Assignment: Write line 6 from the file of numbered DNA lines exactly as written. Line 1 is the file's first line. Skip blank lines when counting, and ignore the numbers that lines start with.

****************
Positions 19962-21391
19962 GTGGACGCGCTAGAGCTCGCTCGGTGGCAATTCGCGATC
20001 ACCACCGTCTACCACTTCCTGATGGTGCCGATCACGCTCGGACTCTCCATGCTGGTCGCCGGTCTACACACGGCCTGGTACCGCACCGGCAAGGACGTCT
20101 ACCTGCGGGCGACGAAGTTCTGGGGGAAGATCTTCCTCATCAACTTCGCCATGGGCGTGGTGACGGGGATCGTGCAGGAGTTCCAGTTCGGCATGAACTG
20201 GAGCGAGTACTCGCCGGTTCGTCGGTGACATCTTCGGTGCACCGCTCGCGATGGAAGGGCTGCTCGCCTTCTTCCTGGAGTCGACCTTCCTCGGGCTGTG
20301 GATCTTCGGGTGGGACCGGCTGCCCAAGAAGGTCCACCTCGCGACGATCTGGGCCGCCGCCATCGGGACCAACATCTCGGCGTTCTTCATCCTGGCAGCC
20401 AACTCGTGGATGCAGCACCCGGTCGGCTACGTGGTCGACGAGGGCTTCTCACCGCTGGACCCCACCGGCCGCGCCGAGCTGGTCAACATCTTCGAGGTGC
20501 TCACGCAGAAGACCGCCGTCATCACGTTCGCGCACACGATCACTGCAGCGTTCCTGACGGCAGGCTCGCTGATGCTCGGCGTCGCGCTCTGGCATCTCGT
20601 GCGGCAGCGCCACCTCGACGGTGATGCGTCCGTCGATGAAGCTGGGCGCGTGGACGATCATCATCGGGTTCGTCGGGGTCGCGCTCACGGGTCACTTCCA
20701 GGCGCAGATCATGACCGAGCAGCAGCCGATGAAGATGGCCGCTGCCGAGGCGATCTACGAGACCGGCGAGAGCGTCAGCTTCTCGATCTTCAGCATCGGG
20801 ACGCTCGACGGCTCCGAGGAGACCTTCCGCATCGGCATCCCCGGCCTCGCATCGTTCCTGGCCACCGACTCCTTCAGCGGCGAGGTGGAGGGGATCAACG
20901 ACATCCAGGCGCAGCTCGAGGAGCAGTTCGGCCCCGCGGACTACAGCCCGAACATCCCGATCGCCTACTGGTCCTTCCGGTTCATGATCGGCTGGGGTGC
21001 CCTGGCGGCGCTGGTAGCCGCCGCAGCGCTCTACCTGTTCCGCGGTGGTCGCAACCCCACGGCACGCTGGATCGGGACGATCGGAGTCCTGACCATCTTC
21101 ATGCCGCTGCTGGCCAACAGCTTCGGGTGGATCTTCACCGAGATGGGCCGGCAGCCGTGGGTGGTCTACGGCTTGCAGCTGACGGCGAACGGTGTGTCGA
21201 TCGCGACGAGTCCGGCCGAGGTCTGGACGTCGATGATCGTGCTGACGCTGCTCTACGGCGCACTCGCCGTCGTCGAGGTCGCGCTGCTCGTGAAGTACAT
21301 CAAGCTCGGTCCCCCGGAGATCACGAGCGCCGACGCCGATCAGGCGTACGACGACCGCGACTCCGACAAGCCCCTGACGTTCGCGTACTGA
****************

20301 GATCTTCGGGTGGGACCGGCTGCCCAAGAAGGTCCACCTCGCGACGATCTGGGCCGCCGCCATCGGGACCAACATCTCGGCGTTCTTCATCCTGGCAGCC